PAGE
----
• fillyjonk in reply to Oscar Gordon says:

        My mom always did the code-switching thing, which first amused me and then made me slightly sad. (She came from a working class family and climbed into the middle class with marriage and education….)

        I used to be able to do a UP accent but I haven’t been back there in years since my last relative there died, and I don’t know if I could still slip back into it. I am slowly acquiring a bit of a southern OK accent….Report

  4. j r says:

    To take this Dan Nosowitz guy at his word, he gets offended very easily. He also has this weird thing going where he seems genuinely horrified that linguists and language coaches of yesterday would dare to be so unenlightened as the linguists of today, when both positions are fairly subjective.

    Personally, I love the Mid Atlantic accent. Without it, Trading Places would be nowehere near as funny.

    “… and she stepped on the ball.”Report

    • fillyjonk in reply to j r says:

      Oh, I do, too. If I could affect an accent, it would be the one I would choose to affect.

      It just seems….a really minor thing to be offended by, given what the world is.Report

    • DensityDuck in reply to j r says:

      “Without it, Trading Places would be nowehere near as funny.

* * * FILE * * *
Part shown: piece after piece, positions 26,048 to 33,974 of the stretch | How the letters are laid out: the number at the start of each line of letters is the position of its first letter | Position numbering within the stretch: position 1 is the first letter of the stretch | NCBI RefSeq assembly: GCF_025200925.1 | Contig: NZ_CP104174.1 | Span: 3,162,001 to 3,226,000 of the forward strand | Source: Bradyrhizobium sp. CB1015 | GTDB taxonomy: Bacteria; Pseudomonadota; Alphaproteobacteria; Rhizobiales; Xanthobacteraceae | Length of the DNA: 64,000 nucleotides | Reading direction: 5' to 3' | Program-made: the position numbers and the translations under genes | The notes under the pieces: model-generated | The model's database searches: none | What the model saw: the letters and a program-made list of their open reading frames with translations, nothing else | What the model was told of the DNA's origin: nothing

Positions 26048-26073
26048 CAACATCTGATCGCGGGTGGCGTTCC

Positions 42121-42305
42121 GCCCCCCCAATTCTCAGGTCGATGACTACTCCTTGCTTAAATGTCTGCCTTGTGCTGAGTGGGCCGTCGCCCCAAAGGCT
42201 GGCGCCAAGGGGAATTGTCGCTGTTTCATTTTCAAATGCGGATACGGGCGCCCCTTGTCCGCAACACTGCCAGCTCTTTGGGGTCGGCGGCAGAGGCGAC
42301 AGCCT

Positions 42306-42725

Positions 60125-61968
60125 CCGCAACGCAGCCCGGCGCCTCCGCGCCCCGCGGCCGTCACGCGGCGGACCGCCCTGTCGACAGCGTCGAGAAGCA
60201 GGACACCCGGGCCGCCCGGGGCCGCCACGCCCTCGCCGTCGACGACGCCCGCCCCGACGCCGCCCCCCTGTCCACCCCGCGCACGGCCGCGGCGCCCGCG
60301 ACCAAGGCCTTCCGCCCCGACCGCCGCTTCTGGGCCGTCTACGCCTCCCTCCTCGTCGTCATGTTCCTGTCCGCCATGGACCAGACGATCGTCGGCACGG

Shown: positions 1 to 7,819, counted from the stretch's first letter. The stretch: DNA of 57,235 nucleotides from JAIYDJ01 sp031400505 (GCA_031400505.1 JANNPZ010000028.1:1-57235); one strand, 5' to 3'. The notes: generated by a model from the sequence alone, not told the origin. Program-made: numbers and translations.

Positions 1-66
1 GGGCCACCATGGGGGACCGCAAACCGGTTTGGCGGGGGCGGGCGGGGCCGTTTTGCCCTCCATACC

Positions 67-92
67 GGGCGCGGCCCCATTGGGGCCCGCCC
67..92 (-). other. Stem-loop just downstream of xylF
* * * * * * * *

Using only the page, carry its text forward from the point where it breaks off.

“… and she stepped on the ball.” ”

      You know that was Trading Places riffing on something else, right?Report

  5. Jaybird says:

    In Noah Smith’s essay, in one section, he opens with “Note: When I talk about “homogeneity” in this post, I’m only talking about the ethnic/racial type. I’m not talking about linguistic, religious, or other dimensions of homogeneity/diversity”

    I find myself wondering about what if he were talking about linguistic, religious, or other dimensions.Report

  6. Kolohe says:

    Subititles are superior to dubbing (which I think the article agrees with). What’s also nice is closed captioning has gotten a lot better & widespread, so its easier to watch TV with multigenerational living room audience.

    Looking Backward to the go-to example of optimistic science fiction, and was quite famous in its day, but now is eclipsed by Verne and Wells, and especially all the dystopian stories that followed a generation or so later.

    I always thought there was much more of a New York accent tendency in movies from the 30s to the mid 50s, than afterwards when everyone was from all over and living in California – and for that matter more a New York accent than the typical mid-period Law and Order episode guest star.Report

    • Kimmi in reply to Kolohe says:

      Subtitles are superior to dubbing when you’re getting crappy voices to dub. I’ve heard Patrick Stewart doing voice acting, and I think I prefer him to most subtitles. Your mileage may vary.

      Likewise, Simpsons dubbed in Japanese is hilarious.Report

  7. gregiank says:

    Tomorrow a ban on all electronics larger than a cell phone on planes coming from Europe to the US will be announced.

    Packing laptops and DSLR’s and tablets in checked luggage will create problems for airlines and the people whose stuff gets broken..

  8. Jaybird says:

    The sleeping with other people link appears to be acting up (I can’t get to the article) but I can say, for myself, the best “sleeping with other people” advice I have involves “have a staggered schedule”.

    Going to sleep a couple of hours before the other person goes to sleep?

    Works like a charm.Report